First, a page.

Node.js - Connected Weather Station

Setting Up Your Arduino

In this lab you will install firmware onto your Arduino that will enable communication with the gateway application.

Table of Contents

If you haven’t already done so, please follow the instructions in ‘Getting Started’ section.

In this lab you will install the Standard Firmata onto your Arduino (or SparkFun RedBoard…which we include when we refer to the Arduino Uno). The Standard Firmata exposes basic input/output on the device for your gateway application to access.

Install the Arduino IDE

While you won’t use the Arduino IDE very much in the set of labs, it is necessary for a couple of things. For one thing, installing the Arduino IDE also installs the USB drivers for the Arduino board.

Go to and follow the links to download the latest version of the Arduino IDE. Make sure that the checkbox for the USB driver is selected during install (it typically is by default).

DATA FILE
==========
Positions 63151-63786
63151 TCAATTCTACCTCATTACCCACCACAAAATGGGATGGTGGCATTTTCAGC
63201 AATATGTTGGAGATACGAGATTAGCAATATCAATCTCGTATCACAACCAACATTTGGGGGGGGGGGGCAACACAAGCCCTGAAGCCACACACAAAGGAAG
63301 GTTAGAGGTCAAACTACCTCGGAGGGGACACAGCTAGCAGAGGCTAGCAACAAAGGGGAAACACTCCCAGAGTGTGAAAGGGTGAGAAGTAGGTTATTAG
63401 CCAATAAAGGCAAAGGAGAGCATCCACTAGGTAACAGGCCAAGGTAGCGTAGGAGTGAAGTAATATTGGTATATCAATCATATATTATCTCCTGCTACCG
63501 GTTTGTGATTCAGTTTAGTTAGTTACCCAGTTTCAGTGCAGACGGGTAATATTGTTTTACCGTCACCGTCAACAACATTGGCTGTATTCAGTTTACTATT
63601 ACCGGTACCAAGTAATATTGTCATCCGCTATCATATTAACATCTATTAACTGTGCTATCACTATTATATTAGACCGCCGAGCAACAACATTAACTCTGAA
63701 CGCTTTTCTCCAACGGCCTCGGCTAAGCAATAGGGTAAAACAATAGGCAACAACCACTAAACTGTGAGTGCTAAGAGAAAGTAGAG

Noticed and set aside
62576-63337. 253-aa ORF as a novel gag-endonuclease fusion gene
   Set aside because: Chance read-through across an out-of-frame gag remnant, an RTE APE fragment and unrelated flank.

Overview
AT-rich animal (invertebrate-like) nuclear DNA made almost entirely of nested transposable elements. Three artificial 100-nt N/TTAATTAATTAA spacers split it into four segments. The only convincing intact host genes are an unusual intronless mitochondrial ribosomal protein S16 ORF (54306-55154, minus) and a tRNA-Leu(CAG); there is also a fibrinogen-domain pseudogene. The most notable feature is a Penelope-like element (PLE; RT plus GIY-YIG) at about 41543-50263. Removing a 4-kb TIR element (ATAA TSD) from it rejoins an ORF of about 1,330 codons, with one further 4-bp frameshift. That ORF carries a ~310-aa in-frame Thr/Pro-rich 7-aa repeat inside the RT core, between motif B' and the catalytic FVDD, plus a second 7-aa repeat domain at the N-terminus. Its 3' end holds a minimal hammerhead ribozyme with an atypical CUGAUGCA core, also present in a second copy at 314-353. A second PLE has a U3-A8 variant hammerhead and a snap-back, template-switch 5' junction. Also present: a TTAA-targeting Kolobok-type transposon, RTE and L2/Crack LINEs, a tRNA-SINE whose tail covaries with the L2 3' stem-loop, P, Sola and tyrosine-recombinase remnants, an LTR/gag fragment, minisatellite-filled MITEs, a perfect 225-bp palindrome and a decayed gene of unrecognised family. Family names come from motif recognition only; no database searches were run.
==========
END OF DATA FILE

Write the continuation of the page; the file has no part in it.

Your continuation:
Upload the Standard Firmata to your Arduino

For this lab series you will use tools that require your Arduino to have the Standard Firmata loaded. Fortunately, this is easy to do using the Arduino IDE.

  1. Connect your Arduino board via USB to your computer.
  2. Open the Arduino IDE.
  3. Using the Tools menu, select Board and make sure the type of board you are using (Arduino/Genuino Uno) is selected.
  4. Using the Tools menu, select Port and make sure your board is selected on a COM port.
  5. Using the File menu, select Examples > Firmata > StandardFirmata. This will open a new Arduino IDE window with the code for the Standard Firmata loaded.
  6. Using the Sketch menu, select Upload. This will upload the firmware to your Arduino (you should see the lights on the Arduino blink while this happens).
  7. Close all Arduino IDE windows.

Connecting the Weather Shield

The weather shield comes equipped with two onboard sensors - a HTU21D humidity sensor capable of gathering both humidity and temperature, and a MPL3115A2 barometric pressure sensor. There are connections for other optional sensors, such as wind, rain and soil moisture sensors (we will not be working with the optional sensors in this lab series). Simply plug the Weather Shield into the Arduino (the pins only match one way).

Arduino Weather Shield

Conclusion & Next Steps

You have configured your prototyping device for use in this workshop. Now you can proceed to the next lab.

Go to ‘Hello, IoT World!’ ›